Julianne Moore (shown above with SUNY-New Paltz graduate John Turturro) found herself blown away by Chilean director Sebastián Lelio’s much-awarded 2013 film Gloria, and in particular by Paulina García’s terrific performance in the title role of a long-divorced woman putting a toe back in the dating waters. It was a part that Moore wished she could have played herself. So she did something audacious: called Lelio up and asked him to do an English-language remake of the movie, set in the US, with Moore herself playing Gloria.
The cast of Us does a terrific job with the challenge of bringing to life both the core characters and the doubles who threaten them.
Is Roma worth the effort to find? Absolutely yes. Its huge pile of cinematography prizes is well-warranted; shot in digital 65mm format, its black-and-white tones are subtle, silken. It tells much of its story in long, unbroken tracking shots, with the camera often slowly rotating 360 degrees to take in all the sprawling details of a space.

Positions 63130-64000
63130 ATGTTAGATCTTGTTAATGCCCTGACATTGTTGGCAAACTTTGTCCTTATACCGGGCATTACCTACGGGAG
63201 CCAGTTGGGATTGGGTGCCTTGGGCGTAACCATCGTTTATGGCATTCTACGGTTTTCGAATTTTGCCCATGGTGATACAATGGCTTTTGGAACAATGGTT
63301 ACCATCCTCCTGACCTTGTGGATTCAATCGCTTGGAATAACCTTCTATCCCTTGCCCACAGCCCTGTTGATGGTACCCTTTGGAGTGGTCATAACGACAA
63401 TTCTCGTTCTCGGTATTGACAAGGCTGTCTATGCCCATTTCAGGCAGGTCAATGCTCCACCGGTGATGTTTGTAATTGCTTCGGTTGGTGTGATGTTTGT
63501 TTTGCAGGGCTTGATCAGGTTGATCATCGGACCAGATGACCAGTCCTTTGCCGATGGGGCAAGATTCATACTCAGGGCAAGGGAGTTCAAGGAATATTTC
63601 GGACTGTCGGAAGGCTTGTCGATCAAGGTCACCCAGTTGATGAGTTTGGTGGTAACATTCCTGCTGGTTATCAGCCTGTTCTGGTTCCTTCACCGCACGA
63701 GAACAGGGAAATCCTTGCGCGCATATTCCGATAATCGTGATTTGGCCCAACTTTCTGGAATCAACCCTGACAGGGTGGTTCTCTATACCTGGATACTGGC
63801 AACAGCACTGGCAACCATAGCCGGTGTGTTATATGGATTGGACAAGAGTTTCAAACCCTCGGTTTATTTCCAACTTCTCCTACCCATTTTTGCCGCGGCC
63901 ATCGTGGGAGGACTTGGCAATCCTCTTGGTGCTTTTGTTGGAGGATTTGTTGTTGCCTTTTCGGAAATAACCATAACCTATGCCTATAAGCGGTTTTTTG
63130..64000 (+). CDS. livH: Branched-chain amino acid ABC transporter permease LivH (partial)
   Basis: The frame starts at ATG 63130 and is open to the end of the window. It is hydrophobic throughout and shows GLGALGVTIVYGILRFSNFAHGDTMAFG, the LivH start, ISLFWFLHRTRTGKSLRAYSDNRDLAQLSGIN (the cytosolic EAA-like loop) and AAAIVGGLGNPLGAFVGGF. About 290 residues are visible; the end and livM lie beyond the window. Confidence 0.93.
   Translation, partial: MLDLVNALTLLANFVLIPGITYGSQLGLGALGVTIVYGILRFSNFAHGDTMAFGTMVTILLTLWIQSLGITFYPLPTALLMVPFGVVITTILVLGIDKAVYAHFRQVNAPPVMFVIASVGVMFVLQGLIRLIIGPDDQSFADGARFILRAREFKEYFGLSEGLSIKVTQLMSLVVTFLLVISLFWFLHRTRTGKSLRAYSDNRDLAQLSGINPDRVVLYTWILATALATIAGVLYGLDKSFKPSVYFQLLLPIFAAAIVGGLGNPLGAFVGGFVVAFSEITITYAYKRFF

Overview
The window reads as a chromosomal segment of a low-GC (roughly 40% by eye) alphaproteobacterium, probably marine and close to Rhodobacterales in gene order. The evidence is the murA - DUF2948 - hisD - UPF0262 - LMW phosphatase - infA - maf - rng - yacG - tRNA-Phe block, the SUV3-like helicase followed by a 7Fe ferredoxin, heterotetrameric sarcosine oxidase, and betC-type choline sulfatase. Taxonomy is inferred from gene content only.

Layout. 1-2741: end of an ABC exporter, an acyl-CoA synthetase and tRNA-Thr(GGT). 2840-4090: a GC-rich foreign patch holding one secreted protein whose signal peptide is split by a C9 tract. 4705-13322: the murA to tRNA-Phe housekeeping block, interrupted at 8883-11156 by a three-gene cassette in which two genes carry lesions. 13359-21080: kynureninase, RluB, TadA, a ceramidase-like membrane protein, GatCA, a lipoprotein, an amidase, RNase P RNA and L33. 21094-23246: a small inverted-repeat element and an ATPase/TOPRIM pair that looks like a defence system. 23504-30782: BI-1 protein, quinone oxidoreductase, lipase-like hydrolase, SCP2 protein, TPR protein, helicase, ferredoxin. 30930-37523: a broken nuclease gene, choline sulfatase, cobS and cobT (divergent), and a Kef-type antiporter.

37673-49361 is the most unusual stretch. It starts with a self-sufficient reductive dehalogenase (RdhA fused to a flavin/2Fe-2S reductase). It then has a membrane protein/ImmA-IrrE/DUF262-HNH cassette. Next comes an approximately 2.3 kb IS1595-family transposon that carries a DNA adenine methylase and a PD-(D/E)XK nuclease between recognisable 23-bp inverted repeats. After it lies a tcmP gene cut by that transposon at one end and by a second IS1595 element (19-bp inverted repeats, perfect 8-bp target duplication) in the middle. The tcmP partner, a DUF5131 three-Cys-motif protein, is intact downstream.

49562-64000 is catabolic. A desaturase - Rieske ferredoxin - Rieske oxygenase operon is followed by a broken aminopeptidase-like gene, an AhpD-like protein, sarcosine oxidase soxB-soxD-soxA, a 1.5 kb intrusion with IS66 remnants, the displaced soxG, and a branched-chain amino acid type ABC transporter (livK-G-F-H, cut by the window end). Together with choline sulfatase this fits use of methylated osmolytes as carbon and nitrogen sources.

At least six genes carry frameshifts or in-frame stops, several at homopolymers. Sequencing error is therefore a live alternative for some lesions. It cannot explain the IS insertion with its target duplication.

The original Lego Movie didn’t merely milk consumer interest in the parent product; it brazenly mocked its own brand and passive consumerism as an approach to living. Alas, much of the charm of the original has been lost in its sequel.
Their humor ages amazingly well.
It’s a visual gem that ought to be studied frame-by-frame by anyone pursuing a career in cinema.
“If you trusted love this far, trust it all the way.” The author’s faith in his message, and Jenkins’ skill in bringing it to the screen, keep a story that is downbeat in its particulars upbeat in its ultimate tone.
I wish I could muster up as much enthusiasm for this movie as I feel for its subject.
Saoirse Ronan is incandescent as Mary Queen of Scots; Weisz & Stone are dazzlingly nasty in The Favourite.
Choosing the Game of Thrones’ hearthrob to portray Aquaman was a brilliant move that goes a long way toward mitigating the new film’s lackluster script.